“Last week, the Alabama Department of Conservation and Natural Resources Advisory Board voted unanimously to allow hunting with silencers in the state,” al.com reports. There’s a lot of joy in Mudtown – and a lot of people who still don’t know what suppressors can and cannot do . . .
The effectiveness of a silencer depends greatly on the gun and the type of ammunition. While the silencer suppresses the explosion of the powder, it does nothing for the sound of a bullet breaking the sound barrier after it leaves the barrel. A silencer used with sub-sonic ammunition can make as little sound as a pellet gun, while higher velocity rounds can still make a lot of noise.
Yes, well . . . I’ll let TTAG’s Armed Intelligentsia weigh-in on that simplification. Suffice it to say, the article does a good job of dealing with the commonly held view that a suppressor is to poaching what a door jimmy is to car theft.
Silencers might seem like a dream for poachers shooting deer in the dark, but [Fred Harders, the assistant director of wildlife and freshwater fisheries for the Alabama Department of Conservation] said the rule change is not likely to have a big impact on illegal hunting.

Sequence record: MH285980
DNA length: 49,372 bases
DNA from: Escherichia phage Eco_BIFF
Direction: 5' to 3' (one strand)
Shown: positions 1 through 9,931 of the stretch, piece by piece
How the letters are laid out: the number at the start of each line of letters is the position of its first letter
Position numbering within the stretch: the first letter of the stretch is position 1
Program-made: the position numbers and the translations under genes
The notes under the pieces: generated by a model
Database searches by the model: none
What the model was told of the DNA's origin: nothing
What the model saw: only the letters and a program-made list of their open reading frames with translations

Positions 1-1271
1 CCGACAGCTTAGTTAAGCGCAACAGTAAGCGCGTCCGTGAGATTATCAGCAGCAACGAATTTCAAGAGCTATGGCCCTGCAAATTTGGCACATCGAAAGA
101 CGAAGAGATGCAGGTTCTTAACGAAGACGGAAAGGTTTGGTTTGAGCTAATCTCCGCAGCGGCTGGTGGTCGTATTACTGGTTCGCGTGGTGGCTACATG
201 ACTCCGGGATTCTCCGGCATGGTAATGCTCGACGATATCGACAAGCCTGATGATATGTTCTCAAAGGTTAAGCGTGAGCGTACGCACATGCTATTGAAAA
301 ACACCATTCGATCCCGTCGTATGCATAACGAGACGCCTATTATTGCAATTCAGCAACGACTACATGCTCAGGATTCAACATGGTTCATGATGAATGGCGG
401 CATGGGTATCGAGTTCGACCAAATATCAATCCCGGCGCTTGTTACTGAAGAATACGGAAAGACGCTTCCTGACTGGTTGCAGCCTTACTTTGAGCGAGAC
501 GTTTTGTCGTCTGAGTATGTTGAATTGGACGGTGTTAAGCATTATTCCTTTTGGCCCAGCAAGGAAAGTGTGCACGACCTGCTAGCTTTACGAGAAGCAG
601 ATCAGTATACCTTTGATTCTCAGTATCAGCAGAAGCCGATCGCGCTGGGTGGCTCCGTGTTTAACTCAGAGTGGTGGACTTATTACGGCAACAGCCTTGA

“When crossbows were talked about, the same thing was said about that,” he said. “A poacher typically uses whatever they’ve got. They’re not going to go out and fill out a lot of paperwork.”
A few might, he said, but it’s not the noise at night that lands poachers in trouble.
“Our officers don’t follow the shot,” he said. “We use other methods.”
We could tell you those methods but then we’d have to reenact The Most Dangerous Game. Anyway, result. Alabama hunters now have a better chance of entering their golden year with fully-operational ears. [h/t JP]
Note from Jeremy S:
In case it matters at all, I was always told that the problem poaching being done by folks with silencers was not of wild game, but of livestock. When the NFA was passed in 1934, it was basically the worst point in the Great Depression. The claim is that desperate people would shoot cattle and other animals on farms and ranches, doing so in the night with suppressed firearms. It was farmers, ranchers and their lobby that got silencers added to the NFA.
Apparently. But logically it makes sense to me. I wouldn’t be surprised if nobody cared too terribly much about hunting license enforcement during the depression, but having your livestock stolen is serious stuff.